K2 -----'s Reviews > Unfamiliar Fishes

Unfamiliar Fishes by Sarah Vowell
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Sep 12, 11

Read in September, 2011

Sarah Vowell has a great sense of dry humor and a health interest in history. If you have heard her on the radio it's difficult not to hear her voice inflections as you read her books.

This book was sent to me by a friend who shares my interest in Hawaiian history who read it and was somewhat disappointed that it focused so much on the many missionaries and less on the royalty of the more ancient Hawaii. I told her that the story of the missionaries WAS the history of Hawaii in many ways. I liked the book but I'd think you'd have to be pretty familiar with the history and interested to keep reading the book. It was somewhat uneven and I agree with other reviewers that the last quarter of the book made my attention stray and needed better editing.

Ms. Vowell did some good research that will be obvious to those who have studied Hawaiian history in other forms. She presents the case that although there is much to say about the missionaries running rough shot over the ancient culture they did bring education and it could be argued they saved the Hawaiian language by creating a written for of it that previously did not exist. Mike Smola is quoted as saying "The Hawaiian people accomplished an absolutely incredible educational feat. They went from having no written language here on the islands to a 75% of all Hawaiians learning to read and write in their native language. By the way, if you factor in the slave population of the South of the US in 1863, the literacy rate was roughly 40%. Western Europe had a literacy rate of about 65%, which means in about forty one years Hawaii became one of the more literate nations on the planet as a percentage of its total population. And that is the greatest accomplishment of these mikanele" (missionaries).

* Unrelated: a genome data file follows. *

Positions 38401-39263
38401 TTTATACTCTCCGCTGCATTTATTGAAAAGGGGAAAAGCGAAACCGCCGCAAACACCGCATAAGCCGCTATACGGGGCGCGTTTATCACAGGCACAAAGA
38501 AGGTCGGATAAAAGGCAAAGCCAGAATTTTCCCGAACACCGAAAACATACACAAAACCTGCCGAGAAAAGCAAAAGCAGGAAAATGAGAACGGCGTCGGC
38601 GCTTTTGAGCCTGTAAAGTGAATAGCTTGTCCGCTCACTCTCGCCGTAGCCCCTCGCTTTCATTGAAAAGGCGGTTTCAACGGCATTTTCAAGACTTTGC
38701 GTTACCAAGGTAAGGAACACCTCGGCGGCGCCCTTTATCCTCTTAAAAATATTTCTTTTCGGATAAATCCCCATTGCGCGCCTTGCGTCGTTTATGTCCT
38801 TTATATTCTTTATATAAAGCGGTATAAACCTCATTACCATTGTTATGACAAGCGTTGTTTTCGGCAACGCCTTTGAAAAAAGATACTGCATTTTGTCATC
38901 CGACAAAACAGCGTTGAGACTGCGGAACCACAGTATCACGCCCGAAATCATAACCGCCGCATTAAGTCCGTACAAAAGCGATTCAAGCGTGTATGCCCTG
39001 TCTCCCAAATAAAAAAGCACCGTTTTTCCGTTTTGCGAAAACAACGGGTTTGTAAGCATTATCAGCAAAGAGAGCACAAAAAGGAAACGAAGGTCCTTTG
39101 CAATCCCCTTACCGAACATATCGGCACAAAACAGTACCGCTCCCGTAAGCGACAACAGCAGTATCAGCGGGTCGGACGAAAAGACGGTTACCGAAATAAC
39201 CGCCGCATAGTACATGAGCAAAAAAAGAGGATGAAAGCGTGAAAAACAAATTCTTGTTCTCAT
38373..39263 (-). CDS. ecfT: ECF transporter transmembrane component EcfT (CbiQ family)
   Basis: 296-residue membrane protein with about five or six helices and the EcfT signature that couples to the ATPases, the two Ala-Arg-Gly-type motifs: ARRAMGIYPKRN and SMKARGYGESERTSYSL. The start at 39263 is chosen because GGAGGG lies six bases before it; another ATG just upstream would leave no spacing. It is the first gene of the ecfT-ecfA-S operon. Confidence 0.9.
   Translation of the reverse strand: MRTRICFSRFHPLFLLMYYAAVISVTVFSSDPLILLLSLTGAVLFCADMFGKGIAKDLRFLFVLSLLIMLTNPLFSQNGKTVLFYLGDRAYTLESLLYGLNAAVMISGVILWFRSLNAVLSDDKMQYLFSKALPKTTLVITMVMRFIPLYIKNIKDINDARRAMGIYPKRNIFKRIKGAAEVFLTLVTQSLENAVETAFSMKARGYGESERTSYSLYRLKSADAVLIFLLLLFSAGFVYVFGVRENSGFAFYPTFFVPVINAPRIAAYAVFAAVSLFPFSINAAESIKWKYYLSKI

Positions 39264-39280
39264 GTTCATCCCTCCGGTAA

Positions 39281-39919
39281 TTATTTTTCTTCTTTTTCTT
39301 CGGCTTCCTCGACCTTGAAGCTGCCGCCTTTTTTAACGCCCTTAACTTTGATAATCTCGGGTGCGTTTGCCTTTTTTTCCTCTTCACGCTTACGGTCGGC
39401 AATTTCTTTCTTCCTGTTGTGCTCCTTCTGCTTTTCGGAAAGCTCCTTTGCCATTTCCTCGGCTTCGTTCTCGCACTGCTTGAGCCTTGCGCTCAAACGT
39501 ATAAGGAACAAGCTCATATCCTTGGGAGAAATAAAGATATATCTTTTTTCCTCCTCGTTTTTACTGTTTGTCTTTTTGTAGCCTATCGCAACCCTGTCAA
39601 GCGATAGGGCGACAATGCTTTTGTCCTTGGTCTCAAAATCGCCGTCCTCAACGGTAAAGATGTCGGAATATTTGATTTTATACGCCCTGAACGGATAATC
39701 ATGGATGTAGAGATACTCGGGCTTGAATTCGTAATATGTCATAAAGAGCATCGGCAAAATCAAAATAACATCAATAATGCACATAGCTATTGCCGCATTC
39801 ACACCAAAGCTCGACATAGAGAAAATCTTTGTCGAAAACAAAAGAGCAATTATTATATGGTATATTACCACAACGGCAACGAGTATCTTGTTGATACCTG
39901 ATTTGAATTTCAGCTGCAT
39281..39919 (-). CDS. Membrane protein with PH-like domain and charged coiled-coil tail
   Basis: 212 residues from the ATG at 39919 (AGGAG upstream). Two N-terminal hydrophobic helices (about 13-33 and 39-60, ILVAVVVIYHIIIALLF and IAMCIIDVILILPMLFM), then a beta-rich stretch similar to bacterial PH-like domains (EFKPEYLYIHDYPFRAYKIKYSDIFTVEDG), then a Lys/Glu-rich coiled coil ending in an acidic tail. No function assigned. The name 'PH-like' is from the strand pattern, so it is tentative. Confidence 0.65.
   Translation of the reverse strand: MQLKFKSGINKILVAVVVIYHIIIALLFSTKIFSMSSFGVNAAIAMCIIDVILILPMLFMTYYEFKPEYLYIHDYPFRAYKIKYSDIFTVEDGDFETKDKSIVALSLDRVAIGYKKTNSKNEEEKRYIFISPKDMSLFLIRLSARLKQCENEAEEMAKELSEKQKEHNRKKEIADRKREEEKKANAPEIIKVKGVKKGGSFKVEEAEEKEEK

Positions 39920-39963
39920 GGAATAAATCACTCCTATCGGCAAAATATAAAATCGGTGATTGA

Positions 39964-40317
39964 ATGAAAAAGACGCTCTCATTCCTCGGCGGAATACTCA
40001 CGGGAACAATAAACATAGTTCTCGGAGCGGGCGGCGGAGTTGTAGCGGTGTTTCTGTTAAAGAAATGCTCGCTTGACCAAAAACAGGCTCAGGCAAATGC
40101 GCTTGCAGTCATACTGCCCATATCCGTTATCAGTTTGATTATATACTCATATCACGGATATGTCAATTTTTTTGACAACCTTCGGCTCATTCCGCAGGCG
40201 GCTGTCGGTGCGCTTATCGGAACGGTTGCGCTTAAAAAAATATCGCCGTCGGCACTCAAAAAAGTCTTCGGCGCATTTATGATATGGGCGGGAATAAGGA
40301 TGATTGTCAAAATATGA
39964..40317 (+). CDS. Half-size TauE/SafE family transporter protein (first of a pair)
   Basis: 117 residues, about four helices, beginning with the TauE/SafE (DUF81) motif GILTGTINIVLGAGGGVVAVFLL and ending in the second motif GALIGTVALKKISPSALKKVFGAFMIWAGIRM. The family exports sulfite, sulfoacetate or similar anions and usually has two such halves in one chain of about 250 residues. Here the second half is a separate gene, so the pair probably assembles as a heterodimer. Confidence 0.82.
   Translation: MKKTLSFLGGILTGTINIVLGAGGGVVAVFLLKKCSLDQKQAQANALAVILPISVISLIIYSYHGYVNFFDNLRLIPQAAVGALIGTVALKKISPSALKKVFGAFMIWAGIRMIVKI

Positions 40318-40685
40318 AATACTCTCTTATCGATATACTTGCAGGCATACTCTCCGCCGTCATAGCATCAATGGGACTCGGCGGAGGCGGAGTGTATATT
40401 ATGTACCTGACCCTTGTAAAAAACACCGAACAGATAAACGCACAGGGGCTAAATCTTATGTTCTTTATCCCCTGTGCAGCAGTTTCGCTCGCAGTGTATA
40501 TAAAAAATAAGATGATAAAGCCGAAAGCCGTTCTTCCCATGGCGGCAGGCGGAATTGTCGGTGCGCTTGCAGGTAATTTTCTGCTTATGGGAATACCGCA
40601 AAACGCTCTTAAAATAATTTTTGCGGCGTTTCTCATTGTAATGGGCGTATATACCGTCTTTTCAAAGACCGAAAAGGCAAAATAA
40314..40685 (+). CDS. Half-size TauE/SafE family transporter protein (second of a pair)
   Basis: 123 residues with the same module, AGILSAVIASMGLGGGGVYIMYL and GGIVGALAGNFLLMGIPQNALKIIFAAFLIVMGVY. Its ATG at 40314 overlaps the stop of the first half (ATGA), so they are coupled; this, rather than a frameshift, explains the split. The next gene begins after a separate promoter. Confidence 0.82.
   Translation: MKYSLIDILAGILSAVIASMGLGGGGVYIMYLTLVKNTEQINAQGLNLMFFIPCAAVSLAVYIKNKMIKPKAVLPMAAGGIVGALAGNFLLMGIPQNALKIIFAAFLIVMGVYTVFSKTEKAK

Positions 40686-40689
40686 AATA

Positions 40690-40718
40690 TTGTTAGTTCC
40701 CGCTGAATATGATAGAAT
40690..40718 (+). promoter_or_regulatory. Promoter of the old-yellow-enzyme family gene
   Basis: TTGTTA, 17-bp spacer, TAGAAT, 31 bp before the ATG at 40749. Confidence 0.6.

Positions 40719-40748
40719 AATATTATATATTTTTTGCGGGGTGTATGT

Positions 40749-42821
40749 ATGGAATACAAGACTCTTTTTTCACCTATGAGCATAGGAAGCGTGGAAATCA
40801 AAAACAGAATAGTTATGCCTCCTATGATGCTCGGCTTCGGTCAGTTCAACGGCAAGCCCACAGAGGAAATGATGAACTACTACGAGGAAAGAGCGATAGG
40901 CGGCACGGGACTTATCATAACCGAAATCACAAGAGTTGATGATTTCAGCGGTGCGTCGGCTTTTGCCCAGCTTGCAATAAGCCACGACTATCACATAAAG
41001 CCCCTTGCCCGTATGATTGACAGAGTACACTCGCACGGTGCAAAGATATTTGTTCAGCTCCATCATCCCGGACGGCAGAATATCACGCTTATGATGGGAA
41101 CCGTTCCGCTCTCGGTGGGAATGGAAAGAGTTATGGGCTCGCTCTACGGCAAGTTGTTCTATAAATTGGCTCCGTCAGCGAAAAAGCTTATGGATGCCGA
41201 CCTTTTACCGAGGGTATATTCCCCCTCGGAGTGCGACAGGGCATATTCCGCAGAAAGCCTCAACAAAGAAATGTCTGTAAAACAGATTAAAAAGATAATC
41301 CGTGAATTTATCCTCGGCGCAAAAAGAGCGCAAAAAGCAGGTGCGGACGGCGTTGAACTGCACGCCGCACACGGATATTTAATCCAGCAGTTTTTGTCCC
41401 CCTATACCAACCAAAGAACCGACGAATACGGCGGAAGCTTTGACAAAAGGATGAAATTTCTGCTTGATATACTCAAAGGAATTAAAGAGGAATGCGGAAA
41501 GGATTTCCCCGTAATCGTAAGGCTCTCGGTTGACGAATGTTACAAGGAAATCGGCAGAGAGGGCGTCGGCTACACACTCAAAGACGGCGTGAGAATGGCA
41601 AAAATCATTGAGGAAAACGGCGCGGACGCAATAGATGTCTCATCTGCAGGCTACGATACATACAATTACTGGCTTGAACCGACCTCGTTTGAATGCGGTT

I hadn't realized until reading her book that the first church in Hawaii was built with lava rock from Hawaiian temples. It doesn't surprise me that this shameful fact isn't more widely known.

She also points out this it was at times hard to her to get her head about the history of the islands without injecting her own modern views and feminism as she studied it. This was a good thing to be reminded of, even though I am not a fan of the missionaries who wander about the world trying to instill their ways as superior this is a part of the history of Hawaii that cannot be ignored.

Her details of the intricate feather work and its meaning to the ancient people and the royalty was one of the most interesting parts of the book for me. I wished she had written a bit more about the hula but overall I enjoyed reading it and was grateful my friend's comments didn't discourage me. I have her to thank for the opportunity!
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